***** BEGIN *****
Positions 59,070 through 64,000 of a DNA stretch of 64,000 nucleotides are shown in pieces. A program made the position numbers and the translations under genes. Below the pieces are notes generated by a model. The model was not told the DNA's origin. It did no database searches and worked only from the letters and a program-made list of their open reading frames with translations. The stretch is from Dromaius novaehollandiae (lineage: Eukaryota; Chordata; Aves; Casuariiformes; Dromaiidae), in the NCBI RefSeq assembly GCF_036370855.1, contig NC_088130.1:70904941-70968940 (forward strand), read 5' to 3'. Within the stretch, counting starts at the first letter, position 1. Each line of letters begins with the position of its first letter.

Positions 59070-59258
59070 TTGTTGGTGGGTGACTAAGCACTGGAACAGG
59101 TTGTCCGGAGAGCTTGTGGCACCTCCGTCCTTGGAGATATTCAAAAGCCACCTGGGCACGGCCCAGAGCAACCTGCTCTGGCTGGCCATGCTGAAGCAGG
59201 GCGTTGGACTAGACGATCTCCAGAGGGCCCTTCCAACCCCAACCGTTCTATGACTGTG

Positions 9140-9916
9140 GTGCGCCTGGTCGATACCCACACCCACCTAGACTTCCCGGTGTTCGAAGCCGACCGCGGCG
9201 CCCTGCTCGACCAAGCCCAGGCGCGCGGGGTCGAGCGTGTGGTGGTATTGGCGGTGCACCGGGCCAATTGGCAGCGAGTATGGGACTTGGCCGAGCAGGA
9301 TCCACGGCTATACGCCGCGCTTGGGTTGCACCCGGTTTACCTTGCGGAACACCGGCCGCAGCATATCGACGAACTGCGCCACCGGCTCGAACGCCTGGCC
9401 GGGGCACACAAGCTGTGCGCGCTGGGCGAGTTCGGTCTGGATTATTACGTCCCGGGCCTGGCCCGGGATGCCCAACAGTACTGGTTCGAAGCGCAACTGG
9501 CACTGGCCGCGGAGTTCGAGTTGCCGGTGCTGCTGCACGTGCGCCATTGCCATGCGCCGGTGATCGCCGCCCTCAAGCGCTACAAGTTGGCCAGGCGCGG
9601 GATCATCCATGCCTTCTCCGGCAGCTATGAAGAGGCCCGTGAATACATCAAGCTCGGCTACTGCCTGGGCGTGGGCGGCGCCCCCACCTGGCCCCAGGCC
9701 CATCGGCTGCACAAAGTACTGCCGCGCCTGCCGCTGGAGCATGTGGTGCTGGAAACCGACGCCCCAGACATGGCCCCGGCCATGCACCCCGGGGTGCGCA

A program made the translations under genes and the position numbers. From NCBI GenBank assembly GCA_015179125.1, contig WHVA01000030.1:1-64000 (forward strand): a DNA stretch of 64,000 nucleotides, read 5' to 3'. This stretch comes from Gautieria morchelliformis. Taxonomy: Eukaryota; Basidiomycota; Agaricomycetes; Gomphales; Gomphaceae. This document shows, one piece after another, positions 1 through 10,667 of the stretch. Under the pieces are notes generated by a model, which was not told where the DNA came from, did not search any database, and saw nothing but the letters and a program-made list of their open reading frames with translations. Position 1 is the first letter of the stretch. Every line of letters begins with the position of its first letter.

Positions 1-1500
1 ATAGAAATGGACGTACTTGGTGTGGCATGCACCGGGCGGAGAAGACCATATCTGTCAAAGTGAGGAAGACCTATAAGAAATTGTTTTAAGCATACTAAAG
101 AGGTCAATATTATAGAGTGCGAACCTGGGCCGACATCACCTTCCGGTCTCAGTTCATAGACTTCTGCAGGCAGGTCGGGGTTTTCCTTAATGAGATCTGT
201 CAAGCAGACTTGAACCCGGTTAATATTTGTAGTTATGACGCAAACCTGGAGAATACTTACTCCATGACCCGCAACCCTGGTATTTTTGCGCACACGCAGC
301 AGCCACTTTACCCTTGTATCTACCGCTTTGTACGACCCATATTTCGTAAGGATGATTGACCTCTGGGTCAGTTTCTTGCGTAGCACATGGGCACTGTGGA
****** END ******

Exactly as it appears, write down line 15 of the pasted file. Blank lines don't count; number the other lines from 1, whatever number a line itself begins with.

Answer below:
Positions 1-1500